Businesses in the Middle East are experiencing a period of “great uncertainty” resulting in risk aversion and increased funding costs.
Leaders in shipping, construction, banking and equities markets told Emirates Business that volatile markets and a past period of unrestrained growth have increased protective strategies to hedge against potential slowdowns.
“Construction is happening so fast that sometimes we no longer know the demand situation of the country,” Rizwan Sajan, chairman of Danube, a building materials supplier, told Emirates Business in an interview. “It is really very difficult to predict what is going to happen in the next five years. For the next two years, at least, we can feel comfortable.”
The GCC markets indices also ended up in red last month as the regional bourses succumbed to a strong bout of selling pressure. According to Kuwait’s Global Investment House (GIH), the number of shares traded in March dropped by 30 per cent compared to number of shares traded in the February. The breadth of GCC stock markets, said GIH, was skewed towards decliners as 192 stocks registered monthly gains as compared to 355 decliners.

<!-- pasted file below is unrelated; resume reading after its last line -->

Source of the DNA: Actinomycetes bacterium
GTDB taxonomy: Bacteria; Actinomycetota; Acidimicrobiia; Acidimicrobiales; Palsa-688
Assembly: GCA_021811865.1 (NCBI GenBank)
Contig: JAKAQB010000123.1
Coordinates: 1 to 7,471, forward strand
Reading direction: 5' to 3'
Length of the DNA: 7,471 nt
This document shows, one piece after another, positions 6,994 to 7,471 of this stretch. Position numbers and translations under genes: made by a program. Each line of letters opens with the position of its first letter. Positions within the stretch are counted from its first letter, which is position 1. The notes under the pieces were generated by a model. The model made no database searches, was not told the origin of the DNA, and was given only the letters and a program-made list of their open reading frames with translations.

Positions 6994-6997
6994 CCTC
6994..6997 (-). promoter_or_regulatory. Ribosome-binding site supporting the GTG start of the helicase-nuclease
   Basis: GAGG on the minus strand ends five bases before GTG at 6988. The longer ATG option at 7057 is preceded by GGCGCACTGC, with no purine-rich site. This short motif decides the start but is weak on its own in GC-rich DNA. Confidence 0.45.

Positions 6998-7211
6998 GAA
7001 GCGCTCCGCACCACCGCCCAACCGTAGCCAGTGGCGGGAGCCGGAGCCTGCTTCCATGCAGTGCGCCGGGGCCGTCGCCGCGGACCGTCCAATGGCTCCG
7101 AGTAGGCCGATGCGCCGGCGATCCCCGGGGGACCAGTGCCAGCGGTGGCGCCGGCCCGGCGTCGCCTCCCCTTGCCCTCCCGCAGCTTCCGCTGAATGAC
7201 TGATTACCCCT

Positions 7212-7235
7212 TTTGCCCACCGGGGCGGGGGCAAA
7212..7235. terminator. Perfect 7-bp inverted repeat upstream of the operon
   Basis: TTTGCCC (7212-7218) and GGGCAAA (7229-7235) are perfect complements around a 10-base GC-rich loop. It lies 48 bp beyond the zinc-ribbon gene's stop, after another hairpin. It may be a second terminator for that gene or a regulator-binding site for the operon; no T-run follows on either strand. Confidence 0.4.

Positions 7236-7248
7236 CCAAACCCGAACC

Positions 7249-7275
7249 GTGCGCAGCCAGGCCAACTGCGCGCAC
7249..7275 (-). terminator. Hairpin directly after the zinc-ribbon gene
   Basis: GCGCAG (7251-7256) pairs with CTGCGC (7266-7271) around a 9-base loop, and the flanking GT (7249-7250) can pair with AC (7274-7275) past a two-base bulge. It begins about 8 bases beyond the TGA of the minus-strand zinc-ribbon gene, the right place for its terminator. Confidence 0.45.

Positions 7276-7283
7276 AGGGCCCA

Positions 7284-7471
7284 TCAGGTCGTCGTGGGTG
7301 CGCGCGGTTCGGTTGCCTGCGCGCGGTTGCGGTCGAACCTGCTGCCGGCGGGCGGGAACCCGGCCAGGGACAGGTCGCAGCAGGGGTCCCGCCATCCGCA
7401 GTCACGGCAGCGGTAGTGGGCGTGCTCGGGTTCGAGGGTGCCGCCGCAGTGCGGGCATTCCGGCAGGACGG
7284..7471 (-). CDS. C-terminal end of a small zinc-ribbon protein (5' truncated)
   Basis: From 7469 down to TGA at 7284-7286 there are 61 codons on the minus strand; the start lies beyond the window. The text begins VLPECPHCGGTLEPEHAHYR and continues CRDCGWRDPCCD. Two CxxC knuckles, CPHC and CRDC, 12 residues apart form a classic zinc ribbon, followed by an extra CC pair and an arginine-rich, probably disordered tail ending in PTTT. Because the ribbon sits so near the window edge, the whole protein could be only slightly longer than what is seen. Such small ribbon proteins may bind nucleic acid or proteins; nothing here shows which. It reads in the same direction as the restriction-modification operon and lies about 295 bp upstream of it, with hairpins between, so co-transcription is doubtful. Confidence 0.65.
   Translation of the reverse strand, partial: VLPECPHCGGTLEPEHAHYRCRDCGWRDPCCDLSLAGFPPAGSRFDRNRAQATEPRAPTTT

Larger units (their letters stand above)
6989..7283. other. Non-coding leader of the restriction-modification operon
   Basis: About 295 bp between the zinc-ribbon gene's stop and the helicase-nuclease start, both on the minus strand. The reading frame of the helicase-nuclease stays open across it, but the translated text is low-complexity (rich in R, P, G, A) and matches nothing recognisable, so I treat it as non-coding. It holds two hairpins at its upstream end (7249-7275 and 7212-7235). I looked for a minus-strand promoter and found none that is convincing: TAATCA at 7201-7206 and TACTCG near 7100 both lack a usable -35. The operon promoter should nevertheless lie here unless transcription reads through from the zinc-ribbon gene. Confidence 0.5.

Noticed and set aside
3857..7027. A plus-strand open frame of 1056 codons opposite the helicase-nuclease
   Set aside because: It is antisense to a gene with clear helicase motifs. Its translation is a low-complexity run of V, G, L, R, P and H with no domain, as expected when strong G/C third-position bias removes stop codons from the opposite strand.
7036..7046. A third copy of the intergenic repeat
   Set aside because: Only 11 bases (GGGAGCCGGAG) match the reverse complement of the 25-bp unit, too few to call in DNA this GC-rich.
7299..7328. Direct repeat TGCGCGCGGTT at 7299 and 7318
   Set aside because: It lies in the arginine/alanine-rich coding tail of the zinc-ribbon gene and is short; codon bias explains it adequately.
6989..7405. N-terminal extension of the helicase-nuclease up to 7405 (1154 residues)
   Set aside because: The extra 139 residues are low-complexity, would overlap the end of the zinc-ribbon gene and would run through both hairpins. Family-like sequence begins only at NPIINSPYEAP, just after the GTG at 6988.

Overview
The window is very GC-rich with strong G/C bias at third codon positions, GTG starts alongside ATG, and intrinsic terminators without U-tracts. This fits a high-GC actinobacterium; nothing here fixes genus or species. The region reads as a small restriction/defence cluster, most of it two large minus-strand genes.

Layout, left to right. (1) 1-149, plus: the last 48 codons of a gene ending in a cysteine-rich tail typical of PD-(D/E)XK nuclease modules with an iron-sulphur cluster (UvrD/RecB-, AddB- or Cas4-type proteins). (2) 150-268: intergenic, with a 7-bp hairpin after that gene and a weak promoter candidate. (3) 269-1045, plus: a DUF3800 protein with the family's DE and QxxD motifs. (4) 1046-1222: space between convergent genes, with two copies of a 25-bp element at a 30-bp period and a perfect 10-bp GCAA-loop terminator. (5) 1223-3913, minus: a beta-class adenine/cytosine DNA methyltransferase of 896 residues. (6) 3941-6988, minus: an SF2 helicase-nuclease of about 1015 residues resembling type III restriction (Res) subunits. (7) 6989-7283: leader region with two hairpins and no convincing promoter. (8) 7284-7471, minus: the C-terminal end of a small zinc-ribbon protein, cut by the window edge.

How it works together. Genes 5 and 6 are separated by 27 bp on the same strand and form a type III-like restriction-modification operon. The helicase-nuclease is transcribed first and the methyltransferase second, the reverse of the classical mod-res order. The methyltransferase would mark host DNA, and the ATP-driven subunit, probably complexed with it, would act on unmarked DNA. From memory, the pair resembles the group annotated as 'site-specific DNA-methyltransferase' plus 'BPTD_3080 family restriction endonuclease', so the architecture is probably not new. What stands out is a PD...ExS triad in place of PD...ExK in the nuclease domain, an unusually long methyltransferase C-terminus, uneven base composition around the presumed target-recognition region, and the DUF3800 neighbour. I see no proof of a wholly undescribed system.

The rising cost of energy and agricultural commodities have also put pressure on developed and emerging economies, such as the GCC, another investment bank said. Developed markets remained under pressure from the continuing fall out from the sub-prime crisis, DIFC-headquartered Rasmala said.
The 75 basis point cut in interest rates by the US Federal Reserve provided some support to markets in the second half of the month but the mood remains very wary.
Dr Nasser Saidi, Dubai International Financial Centre’s (DIFC) chief economist, told Emirates Business: “This is a period of a great deal of volatility in the world market due to uncertainty of the extent of the sub-prime crisis. It’s a period of a great deal of uncertainty in the regional and in the international markets.
“We have seen exchange rates fluctuate and commodity food prices rising very rapidly over this period. All these mean that there is a very big economic uncertainty and a greater financial uncertainty because of that,” said the DIFC economist.
‘Great uncertainty’ period for Middle East businesses